A carve-up is a stitch-up – and unlawful
Competition Law prohibits anti-competitive actions. We’ve already seen that any form of price fixing is unlawful. Now we have a reminder that “market-sharing agreements” are also unlawful.
Two suppliers of cleanroom laundry services operated a joint venture. It appears that the two suppliers agreed to divide customers between them along a geographic boundary and by reference to the nature of the customers’ businesses or the products/services they required. The alleged arrangement prevented each supplier from supplying customers which were located outside that supplier’s designated area and product/service type.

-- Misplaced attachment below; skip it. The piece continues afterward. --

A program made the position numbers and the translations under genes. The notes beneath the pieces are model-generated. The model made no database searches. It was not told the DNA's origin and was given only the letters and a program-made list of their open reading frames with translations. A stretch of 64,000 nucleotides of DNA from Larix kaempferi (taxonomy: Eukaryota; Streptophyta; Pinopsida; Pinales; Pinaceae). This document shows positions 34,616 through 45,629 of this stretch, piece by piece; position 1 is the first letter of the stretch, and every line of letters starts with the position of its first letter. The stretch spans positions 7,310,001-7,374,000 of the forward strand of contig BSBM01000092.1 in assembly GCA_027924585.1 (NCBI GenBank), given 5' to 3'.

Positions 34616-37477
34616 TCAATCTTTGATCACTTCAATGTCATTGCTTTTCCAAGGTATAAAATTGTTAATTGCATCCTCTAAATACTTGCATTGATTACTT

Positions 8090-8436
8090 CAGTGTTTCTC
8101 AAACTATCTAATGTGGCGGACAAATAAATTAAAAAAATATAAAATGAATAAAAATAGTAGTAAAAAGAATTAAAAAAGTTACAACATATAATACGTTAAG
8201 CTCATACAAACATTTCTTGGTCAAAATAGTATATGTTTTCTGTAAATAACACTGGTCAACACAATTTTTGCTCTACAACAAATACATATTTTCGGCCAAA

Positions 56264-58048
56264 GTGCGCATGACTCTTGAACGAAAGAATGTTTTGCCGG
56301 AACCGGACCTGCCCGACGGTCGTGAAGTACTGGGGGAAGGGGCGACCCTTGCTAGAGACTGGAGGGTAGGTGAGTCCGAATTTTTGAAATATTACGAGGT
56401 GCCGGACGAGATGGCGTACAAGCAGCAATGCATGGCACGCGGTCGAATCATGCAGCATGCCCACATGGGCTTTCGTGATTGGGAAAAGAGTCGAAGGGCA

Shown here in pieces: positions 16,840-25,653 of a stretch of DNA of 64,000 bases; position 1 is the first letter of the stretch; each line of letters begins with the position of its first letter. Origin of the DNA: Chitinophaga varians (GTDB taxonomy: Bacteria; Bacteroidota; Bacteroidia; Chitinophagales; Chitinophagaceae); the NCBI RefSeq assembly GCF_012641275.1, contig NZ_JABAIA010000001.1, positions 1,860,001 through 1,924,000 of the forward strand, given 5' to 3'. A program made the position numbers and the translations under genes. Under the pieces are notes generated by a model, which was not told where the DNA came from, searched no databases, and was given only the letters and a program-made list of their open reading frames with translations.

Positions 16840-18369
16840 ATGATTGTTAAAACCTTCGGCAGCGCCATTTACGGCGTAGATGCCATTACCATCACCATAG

The Competition and Markets Authority has provisionally concluded that these arrangements restricted competition between the two suppliers.
The CMA said that market-sharing agreements are a serious breach of competition law, which usually deny customers the benefits that arise from competition – such as lower prices, greater choice, innovation and improved service.
Great care needs to be taken not to enter into arrangements of this type – particularly in the context of joint venture and other “partnering” arrangements.Back to Our Thinking →